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Tuesday, December 8, 2009

Four easy steps to setting up your classroom by Mrs. Myra of Centers and Circle Time

Today's guest is Mrs. Myra of Centers and Circletime. Mrs. Myra is in the process of setting up her own classroom so I asked her if she would share some insights on what she has learned about classroom set-up. I invite your comments and ideas as well.

4 Easy Steps to setting up your classroom
By: Mrs. Myra of Centers and Circle Time (guest blogger)

Dear Teacher, are you starting a new job? Have you just been given a new classroom? Have you moved to a new age group? Are you worried about setting up you new space? No fear, help is here! I have four simple steps to get you started, and in no time you'll be the proud new owner of a fabulous classroom. So, are you ready to get started?

Step 1

  • Look around your classroom for any safety issues. These could be things like uncovered light plugs; ripped or torn wall paper, tears or holes in the carpet or flooring; stuff piled too high; broken toys, or damaged mats and cots
  • Have broken or torn items repaired or taken care of before you go any further.
Step 2

Plan how you can get the most out of your space.

  • You can use pen and paper or an online tool for help.
  • Create a map of your classroom.
  • You may consider how many centers do you need?
  • Any health or safety issues with this particular set up?
  • Plan and re-plan if you have to.
Here is a sample of how you can map out your classroom...




Step 3

Put your furniture in place.
  • Use tables, shelves, and small desks to break up the room into centers.
  • Keep in mind the more open space you have, the more running and wrestling you'll get.




Step 4

Add your center signs and labels.
  • Get on your knees and place the name of each center in front of you (Housekeeping, Science, Blocks, etc.)
  • By being on your knees you'll ensure this is the perfect height for your children to read. To further enhance their pre-reading skills place labels on items throughout the room...pencil box, bathroom, door, computer, crayons, legos, etc.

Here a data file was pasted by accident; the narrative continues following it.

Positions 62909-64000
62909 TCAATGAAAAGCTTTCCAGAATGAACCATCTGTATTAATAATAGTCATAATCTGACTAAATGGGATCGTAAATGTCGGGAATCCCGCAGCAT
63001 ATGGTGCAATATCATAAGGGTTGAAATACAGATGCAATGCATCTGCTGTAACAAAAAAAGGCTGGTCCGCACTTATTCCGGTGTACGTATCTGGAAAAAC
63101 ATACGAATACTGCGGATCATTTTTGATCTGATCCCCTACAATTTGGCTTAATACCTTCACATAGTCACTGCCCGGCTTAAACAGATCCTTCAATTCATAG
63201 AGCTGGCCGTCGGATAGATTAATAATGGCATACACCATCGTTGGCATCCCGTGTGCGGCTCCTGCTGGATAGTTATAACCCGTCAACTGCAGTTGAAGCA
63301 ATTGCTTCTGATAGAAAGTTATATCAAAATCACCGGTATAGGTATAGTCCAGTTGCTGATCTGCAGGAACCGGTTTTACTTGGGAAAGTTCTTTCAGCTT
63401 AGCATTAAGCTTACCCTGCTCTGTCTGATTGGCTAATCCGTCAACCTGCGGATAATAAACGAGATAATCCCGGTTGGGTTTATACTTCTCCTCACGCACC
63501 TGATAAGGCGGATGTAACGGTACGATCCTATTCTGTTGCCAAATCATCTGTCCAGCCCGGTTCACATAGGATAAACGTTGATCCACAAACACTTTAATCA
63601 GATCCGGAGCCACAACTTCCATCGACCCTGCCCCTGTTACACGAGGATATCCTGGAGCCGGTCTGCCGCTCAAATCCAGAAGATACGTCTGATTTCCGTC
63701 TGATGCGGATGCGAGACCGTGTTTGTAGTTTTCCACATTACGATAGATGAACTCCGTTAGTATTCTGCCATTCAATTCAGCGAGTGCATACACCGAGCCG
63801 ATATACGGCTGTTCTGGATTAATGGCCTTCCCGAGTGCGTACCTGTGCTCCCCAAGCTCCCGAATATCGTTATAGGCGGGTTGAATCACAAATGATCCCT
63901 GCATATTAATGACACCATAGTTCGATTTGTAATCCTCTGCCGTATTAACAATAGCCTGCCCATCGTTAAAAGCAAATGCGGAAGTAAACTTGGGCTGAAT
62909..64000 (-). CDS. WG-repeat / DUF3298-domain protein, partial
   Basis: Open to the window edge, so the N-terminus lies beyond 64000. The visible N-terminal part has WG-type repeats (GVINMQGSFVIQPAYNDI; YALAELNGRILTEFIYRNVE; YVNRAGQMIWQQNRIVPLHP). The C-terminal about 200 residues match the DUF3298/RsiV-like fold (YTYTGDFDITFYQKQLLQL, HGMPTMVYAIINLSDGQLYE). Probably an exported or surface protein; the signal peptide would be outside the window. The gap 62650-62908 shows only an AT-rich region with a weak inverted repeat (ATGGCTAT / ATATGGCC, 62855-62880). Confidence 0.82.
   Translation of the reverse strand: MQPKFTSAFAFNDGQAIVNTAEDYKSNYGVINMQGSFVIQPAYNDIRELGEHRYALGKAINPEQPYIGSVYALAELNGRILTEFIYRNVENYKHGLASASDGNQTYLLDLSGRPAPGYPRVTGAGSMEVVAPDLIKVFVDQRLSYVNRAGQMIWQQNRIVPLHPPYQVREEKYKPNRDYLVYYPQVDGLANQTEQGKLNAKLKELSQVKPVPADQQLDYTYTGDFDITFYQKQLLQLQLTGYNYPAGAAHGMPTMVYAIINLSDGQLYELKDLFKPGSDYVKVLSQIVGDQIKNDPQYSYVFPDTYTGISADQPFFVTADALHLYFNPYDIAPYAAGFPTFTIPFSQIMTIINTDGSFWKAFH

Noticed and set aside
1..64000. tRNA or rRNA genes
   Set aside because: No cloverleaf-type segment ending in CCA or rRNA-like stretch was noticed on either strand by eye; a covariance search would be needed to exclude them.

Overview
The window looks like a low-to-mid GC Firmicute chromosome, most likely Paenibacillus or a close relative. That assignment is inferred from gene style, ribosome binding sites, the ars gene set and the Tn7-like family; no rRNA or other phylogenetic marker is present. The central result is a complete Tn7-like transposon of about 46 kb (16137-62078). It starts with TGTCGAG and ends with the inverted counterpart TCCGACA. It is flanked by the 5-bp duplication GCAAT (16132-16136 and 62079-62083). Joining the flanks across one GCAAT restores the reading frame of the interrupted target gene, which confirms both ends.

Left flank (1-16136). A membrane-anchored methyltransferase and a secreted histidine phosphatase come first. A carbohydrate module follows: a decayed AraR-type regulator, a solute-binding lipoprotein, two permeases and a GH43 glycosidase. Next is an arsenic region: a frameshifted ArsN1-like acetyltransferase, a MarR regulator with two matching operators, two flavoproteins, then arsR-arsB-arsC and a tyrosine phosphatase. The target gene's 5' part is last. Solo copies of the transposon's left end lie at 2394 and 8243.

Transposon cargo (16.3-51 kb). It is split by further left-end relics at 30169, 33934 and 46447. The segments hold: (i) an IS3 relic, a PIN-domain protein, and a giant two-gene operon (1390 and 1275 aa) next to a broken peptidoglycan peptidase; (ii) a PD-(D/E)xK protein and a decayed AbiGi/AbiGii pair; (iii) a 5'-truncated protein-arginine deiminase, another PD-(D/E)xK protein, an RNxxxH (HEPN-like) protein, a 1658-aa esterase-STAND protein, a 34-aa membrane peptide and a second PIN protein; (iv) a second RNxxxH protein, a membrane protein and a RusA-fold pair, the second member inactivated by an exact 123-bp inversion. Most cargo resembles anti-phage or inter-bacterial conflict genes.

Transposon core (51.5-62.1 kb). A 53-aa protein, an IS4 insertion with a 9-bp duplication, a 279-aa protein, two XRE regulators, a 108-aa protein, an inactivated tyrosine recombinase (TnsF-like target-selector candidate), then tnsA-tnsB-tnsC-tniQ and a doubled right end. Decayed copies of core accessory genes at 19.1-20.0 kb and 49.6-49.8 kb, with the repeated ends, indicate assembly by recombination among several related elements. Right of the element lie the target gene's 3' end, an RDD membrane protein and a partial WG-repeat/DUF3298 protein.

Congratulations, wonderful teacher! Now you have begun to whip that class right into shape. Are you just dying to do more? Of course you are, I knew you would be:) So I decided to add some additional ideas just for you!

Other things considered:

  • Once you have your class try putting pictures up of the students and parents on your walls.
  • You should always display student artwork.
  • Charts can help you as well as your students...Job Chart, Birthday Chart, Alphabet Chart, Number Chart etc.



Here are a few Mrs. Myra's Classroom must-haves:

  • A radio or cd player with children's music...It keeps me sane and is a must for my auditory learners.
  • An alphabet train (I wont teach without it)
  • Small Appliances (I am known to keep in my cabinets a toaster, toaster oven, icee maker, popcorn popper, etc) These are perfect for a cooking center/science center or a life saver for a rainy day activity.
  • Food - make sure you are providing students with nutritional meals and snacks. (You'd be surprised but children will come to class hungry. Children cannot be effective learners and teachers cannot be effective teachers if their students are hungry).
Last dear teacher, do not feel the urge to run out and spend money on charts and appliances. Charts can be made with construction paper or purchased at the dollar store and appliances are always free on Craigslist and Freecycle. Now I urge you to go be GREAT!

To view more from Centers and Circle Time - click here!
Read her latest posts: My Sad Class - Establishing Centers in My Sad Class - What the Heck is Age Appropriate Anyway? - Help, I'm Drowning In Stuff!

Thank you Mrs. Myra for sharing your ideas with us.

Deborah

2 comments:

Teacher Tom said...

I could have used this post a few years ago. It would have saved me a lot of trial and error learning! I especially support the point about physically arranging the classroom to avoid running/wrestling. I love your tip about getting on your knees while planning -- that's the most important perspective in the room.

An important question: What's an alphabet train? I seem to be teaching without one!

Deborah J. Stewart said...

Hey Tom - I am not so sure I can answer for Mrs. Myra but I think it is one of those posters of the alphabet you put around the wall of your classroom. I sent her a message to clarify though - I may be completely off - which wouldn't be the first time:)

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